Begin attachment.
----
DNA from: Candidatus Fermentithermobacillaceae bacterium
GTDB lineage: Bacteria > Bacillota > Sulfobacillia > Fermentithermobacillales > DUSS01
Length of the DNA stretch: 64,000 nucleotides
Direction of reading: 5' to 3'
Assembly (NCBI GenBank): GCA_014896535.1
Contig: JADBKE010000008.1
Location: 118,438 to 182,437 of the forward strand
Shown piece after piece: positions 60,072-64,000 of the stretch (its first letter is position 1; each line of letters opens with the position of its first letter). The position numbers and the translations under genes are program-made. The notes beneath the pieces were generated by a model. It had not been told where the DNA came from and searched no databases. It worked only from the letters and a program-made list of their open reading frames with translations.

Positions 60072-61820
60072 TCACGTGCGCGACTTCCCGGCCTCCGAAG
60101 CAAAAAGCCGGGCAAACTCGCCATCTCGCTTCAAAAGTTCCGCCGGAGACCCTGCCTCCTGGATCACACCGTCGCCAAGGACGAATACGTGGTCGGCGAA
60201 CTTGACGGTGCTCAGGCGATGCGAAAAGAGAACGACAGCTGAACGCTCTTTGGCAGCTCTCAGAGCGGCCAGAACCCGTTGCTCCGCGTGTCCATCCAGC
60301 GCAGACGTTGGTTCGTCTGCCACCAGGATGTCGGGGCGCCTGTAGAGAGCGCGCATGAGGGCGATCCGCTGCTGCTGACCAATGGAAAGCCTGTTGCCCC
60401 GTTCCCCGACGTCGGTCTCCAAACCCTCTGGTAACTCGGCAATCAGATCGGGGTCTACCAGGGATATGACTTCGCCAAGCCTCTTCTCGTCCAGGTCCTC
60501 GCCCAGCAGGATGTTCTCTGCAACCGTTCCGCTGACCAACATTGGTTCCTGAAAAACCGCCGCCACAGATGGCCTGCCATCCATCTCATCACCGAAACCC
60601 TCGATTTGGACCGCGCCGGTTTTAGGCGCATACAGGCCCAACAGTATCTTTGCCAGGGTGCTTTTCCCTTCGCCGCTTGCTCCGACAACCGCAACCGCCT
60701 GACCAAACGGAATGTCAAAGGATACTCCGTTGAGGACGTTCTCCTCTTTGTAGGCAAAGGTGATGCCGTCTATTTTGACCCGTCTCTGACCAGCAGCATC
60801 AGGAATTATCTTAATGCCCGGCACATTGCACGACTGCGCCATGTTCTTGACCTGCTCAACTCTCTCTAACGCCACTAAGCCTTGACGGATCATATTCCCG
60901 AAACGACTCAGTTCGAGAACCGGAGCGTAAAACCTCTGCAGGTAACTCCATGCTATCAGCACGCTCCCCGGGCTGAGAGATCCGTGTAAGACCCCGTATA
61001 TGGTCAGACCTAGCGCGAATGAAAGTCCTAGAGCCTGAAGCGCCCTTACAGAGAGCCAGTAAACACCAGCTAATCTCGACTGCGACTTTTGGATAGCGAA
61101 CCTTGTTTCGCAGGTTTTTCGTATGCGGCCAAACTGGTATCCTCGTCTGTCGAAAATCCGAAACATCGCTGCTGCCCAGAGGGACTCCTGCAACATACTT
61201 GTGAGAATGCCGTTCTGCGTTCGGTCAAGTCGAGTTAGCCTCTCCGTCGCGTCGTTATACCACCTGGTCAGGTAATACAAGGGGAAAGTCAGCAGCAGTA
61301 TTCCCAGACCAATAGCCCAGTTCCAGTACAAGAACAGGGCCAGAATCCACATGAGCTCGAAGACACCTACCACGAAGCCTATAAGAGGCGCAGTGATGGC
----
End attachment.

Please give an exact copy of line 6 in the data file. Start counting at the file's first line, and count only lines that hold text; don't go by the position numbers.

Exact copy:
Contig: JADBKE010000008.1